"We have quite a bit of growth planned going forward," Gallick says.

Source: Brenda Gallick, director of team member success for Billhighway
Writer: Jon Zemke

Read more about Metro Detroit's growing entrepreneurial ecosystem at SEMichiganStartup.com.

Core3 IT merges with Enlighten Technologies to form Detroit IT

Core3 IT is merging with Enlighten Technologies and forming a new company called Detroit IT.

Troy-based Core3 IT has specialized in providing hands-on work, such as a help desk. Enlighten Technologies, which was based in Birmingham, has carved out a niche for itself for IT consulting work. The two firms merged because their products complemented each other and enabled them to offer a more comprehensive package to their customers under the Detroit IT brand.

"Both teams bring a lot to the table," says Paul Chambers, CEO of Detroit IT.

Core3 Solutions also offered digital marketing and web development services. It is spinning out that side of the company into its own entity called Element5 Digital, which will employ nine people after the split.

Detroit IT will have a staff of eight people, including three from Enlighten. Chambers plans to continue expanding the range of  services and products the new company can offer.

"We're going to continue to grow our team and enhance our offerings," Chambers says. "It will really be unmatched not only in the Detroit area but in the Midwest."

Source: Paul Chambers, CEO of Detroit IT
Writer: Jon Zemke

Read more about Metro Detroit's growing entrepreneurial ecosystem at SEMichiganStartup.com.

Stay-at-home moms become entrepreneurs with Clever Container

Karen Eschebach and Jennifer Weaver were both working as stay-at-home moms nearly a decade ago when entrepreneurial inspiration hit them. Eschebach was working as a professional organizer and the two friends were at a direct-sales party hosted by another friend when the CFL went off over their heads.

"We thought, why couldn't we do that with organizing products," Eschebach says.

That was 2006, which is also the same time they launched Clever Container. The St. Clair Shores-based company employs sales reps that host buying parties where they offer organizing tips, techniques and products for everything from kitchens to closets.

The company is now the full-time jobs of Eschebach and Weaver and it employs another dozen people beyond that. Four people have been hired over the last year. Those new jobs include customer service reps, graphic designers and a national sales director.

Clever Container has steadily grown over the years. It now offers private label products and is creating its own line of products. Sales hit $2 million in 2013.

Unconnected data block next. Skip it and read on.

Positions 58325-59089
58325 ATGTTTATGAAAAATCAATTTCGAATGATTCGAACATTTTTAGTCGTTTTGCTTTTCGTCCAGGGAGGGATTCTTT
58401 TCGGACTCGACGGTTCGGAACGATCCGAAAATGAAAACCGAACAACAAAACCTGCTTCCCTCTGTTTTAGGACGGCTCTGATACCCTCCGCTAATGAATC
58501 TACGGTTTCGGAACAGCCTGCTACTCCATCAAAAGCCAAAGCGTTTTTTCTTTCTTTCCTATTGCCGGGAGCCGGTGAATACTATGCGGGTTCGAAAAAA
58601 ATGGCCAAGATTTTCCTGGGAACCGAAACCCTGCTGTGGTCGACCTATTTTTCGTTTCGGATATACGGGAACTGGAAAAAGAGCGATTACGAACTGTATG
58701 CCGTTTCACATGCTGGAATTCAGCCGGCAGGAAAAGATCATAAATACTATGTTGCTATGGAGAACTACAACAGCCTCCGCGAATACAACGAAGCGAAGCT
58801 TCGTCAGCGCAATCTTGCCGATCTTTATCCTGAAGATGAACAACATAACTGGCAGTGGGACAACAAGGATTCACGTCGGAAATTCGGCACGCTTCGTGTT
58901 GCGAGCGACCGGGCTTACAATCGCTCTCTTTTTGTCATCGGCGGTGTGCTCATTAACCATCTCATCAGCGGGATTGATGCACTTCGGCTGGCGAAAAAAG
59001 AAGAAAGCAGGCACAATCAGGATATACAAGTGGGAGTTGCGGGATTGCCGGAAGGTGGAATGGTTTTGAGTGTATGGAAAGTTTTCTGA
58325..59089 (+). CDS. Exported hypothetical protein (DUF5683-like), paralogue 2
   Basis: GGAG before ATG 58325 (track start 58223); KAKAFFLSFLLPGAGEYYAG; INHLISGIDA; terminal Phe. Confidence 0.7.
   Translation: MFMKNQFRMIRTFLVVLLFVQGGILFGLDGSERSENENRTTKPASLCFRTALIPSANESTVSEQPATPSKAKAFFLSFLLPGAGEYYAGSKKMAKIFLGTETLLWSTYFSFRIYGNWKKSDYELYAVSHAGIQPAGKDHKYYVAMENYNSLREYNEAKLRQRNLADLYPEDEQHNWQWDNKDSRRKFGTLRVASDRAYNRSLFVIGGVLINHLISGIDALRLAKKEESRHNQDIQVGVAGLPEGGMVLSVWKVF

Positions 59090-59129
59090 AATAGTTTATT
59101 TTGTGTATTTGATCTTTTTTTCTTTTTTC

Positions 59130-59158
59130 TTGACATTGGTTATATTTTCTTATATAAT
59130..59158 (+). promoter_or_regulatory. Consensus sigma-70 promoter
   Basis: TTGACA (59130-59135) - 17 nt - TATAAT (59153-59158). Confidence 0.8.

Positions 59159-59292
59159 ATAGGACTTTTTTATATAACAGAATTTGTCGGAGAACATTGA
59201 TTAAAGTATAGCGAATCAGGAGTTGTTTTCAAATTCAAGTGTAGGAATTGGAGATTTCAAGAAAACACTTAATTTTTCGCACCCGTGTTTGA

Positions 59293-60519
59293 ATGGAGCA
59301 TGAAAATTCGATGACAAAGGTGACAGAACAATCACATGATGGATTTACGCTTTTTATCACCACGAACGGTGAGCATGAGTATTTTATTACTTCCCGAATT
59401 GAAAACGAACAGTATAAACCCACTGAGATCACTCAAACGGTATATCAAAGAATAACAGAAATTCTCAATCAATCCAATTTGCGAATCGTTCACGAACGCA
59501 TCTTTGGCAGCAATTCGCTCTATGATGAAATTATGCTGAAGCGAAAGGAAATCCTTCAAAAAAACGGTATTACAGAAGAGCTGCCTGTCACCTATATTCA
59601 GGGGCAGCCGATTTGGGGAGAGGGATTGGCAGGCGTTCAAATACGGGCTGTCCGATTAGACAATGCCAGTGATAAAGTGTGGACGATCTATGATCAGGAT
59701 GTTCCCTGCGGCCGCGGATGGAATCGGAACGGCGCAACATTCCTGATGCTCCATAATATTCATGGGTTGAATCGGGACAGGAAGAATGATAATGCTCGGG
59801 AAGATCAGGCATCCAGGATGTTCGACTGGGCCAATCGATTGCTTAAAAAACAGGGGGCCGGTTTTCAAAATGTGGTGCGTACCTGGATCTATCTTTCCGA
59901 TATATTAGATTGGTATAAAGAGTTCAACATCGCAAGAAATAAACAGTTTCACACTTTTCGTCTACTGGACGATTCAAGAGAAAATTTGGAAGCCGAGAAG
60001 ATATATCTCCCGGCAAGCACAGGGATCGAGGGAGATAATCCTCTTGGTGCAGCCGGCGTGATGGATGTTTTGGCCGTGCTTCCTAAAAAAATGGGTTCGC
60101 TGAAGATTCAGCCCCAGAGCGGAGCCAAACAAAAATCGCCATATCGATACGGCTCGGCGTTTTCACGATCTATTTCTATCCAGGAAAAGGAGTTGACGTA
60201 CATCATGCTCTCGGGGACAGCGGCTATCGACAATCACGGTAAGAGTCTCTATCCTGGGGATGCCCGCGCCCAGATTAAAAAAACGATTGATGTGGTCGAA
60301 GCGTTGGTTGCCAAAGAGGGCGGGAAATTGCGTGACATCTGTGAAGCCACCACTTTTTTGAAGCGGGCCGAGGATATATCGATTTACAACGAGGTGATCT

"This year we expect to exceed that," Eschebach says.

Source: Karen Eschebach, co-founder & president of Clever Container
Writer: Jon Zemke

Read more about Metro Detroit's growing entrepreneurial ecosystem at SEMichiganStartup.com.

Mom Biz Coach founder debuts DIY biz coaching book

About a decade ago, Lara Galloway was a stay-at-home mom aiming to become a work-at-home mom by starting her own business. The trained life coach found that she needed the help of a business coach and then came to the realization that starting a businesses is not something someone does on the side.

"There was no way I was going to work 60 hours a week to get it off the ground," Galloway says. "That's why I left corporate America."

Instead the Bloomfield Hills resident launched Mom Biz Coach, a consulting firm that helps other women blend work and family. She says she often helps women who are building businesses that have grown quickly.

"They are growing beyond themselves and they need teams," Galloway says.

And mentors. Galloway is a firm believer in the idea that mentorship makes everyone better. It's also why she is launching her own book this month, Moms Mean Business: A Guide to Creating a Successful Company and Happy Life as a Mom Entrepreneur. Galloway describes the tome as a DIY coaching tool.

"We know that everybody in businesses can benefit from a mentor or a coach," Galloway says. "But not everybody can afford to hire one."

Source: Lara Galloway, founder of Mom Biz Coach
Writer: Jon Zemke

Read more about Metro Detroit's growing entrepreneurial ecosystem at SEMichiganStartup.com.

Simons Michelson Zieve moves into dynamic new space

Simons Michelson Zieve's new home is light years away from its old space in regards to openness and feel. Its old and new homes are also just a few blocks away from each other in Troy.

The 85-year-old advertising agency just moved into its new office at 1200 Kirts Boulevard, which measures out to 12,000 square feet. The space is actually a little smaller than its previous office but it doesn’t feel that way, with wraparound windows bringing in more natural light and multiple floor-to-ceiling, glass-walled meeting spaces.

"It just feels bigger," says Jamie Michelson, president of Simons Michelson Zieve.

The new office is much more open, conforming to the modern creative class demands of connecting people by breaking them out of the physical office silos. Michelson's team worked in several individual offices at the old office but wanted a more collegial atmosphere in its new one.

"People would say you have all of these wonderful people here but I can't see them," Michelson says.

Simons Michelson Zieve has a staff of 47 employees and a couple of interns. It has hired three people over the last year and is looking to hire another three right now. The open jobs include junior-level account coordinators. More info on the openings here

Source: Jamie Michelson, president of Simons Michelson Zieve
Writer: Jon Zemke

Read more about Metro Detroit's growing entrepreneurial ecosystem at SEMichiganStartup.com.